Sunday, September 28, 2008

Crisis Investing for the Rest of the '90s by Douglas Casey - Excerpts

Crisis Investing for the Rest of the '90s. Douglas Casey. 1995. ISBN-13: 978-0806516127


At a minimum we're headed for a financial collapse. A financial collapse does not mean that any real assets disappear. It means that assets change ownership. The buildings, factories, machines, and technology that were created during good times do not vanish just because the stocks, bonds, and bank accounts that represent them are devalued or dishonored. Nor does the desire of people to create and produce vanish when their finances go bad; instead they may become even more motivated.

My belief ... is that when this business cycle peaks and the market distortions and the misallocations of capital forced by the government's intervention in the economy are finally unwound, the consequences will probably reach far beyond the economic sphere.

Why should a depression occur now? A depression could have materialized out of any of the credit crunches in the last three decades, including the financial squeezes of 1962, 1966, 1970, 1974, 1980 and 1982. With each episode inflation went higher, interest rates rose, unemployment increased, and the bankruptcies were bigger. Near bankruptcies (such as Lockheed, New York City, Chrysler, Continental Bank) became more numerous and dangerous and more likely to demand a government rescue. But each time we experienced just a recession that the government ended before the underlying distortions in the economy had been eliminated. And each time the authorities succeeded in preventing a financial collapse, the system became more carelessly confident of government doing so the next time.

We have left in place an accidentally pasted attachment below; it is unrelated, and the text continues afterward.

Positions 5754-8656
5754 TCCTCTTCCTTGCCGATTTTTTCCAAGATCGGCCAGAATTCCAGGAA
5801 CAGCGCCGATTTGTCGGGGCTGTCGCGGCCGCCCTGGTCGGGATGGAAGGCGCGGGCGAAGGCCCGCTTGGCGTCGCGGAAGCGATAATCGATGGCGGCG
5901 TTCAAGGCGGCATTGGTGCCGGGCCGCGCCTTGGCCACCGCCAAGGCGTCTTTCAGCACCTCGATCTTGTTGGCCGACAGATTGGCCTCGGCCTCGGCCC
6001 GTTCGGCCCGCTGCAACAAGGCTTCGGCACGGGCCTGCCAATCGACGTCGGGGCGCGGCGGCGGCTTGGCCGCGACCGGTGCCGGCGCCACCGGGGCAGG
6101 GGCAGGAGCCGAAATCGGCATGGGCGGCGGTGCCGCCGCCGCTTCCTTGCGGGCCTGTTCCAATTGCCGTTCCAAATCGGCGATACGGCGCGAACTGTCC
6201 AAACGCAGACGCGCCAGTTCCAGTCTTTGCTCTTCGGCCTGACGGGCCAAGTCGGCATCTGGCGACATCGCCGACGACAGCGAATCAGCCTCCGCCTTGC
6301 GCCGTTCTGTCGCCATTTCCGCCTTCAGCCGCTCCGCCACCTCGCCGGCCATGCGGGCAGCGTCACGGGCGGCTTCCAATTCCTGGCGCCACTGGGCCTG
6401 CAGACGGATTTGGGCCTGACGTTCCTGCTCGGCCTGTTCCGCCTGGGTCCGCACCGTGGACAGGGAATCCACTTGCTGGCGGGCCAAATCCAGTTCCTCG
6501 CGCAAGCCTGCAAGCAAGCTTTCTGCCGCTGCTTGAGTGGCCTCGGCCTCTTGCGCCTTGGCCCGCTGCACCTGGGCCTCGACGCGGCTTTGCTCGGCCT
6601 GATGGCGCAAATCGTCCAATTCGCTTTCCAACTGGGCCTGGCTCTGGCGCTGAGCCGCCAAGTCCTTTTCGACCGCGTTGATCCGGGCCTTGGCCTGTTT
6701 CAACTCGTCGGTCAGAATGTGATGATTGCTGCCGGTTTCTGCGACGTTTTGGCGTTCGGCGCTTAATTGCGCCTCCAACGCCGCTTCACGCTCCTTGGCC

The depression of the 1930s was deepened , and was prolonged for years, by Hoover's and Roosevelt's interventionist policies. The Work Projects Administration (WPA), the National Recovery Administration (NRA), the Tennessee Valley Authority (TVA), the Federal Deposit Insurance Corporation (FDIC) and numerous other New Deal creations not only prevented the economy from cleansing itself, they also produced new distortions in the economy. Roosevelt's "solutions" to the depression were almost identical to Hoover's, but Roosevelt's public relations was far superior, enabling him to position himself as the savior of capitalism even while he lengthened the depression.

Socialism is not a serious intellectual challenge. It persists because it expresses so well and underlying set of spiritual and psychological problems. Few reasonable people who have actually looked at the historic results of socialism honestly believe government intervention is the solution to economic problems, rather than the cause. But how someone reacts to economic ideas is much more a question of values and psychology than of intelligence and knowledge.

In fact, most "economists" turn out to be merely political apologists. They prescribe the way they would like the world to work and tailor their theories to help politicians demonstrate the virtue and necessity of their quest for more power.

Politics deals with who decides who gets what, how, why, and when. It deals with how men cooperate with, and compete against, one another in the process not of producing wealth, but of taking it.

Confidence is considered a critical commodity today, because the dollar and the economy itself rest on confidence alone. Yet confidence can vanish like a pile of feathers in a hurricane, once the extent of our problems becomes clear. Confidence in the economy is a very shaky foundation upon which to build your future. I suggest you lose that confidence now and beat the last-minute rush.

Every thinking person must be his own economist, simply because everyone needs a worldview to deal with reality. You can't delegate it to an "expert" any more than you can delegate the formulation of your personal philosophy and ethics to someone else. You need to decide whether we're to experience prosperity or a depression, and how you want to prepare.

A depression is an economic crisis with both danger and opportunity. Everyone will feel the danger, but those who see the opportunity will profit from the crisis. After all, one function of a depression is to return wealth to its rightful owners ... Disaster-caused depressions destroy wealth and make it harder to produce more. Economically caused depressions, through regulations, make it impossible, or at least unprofitable, for the average person to produce wealth.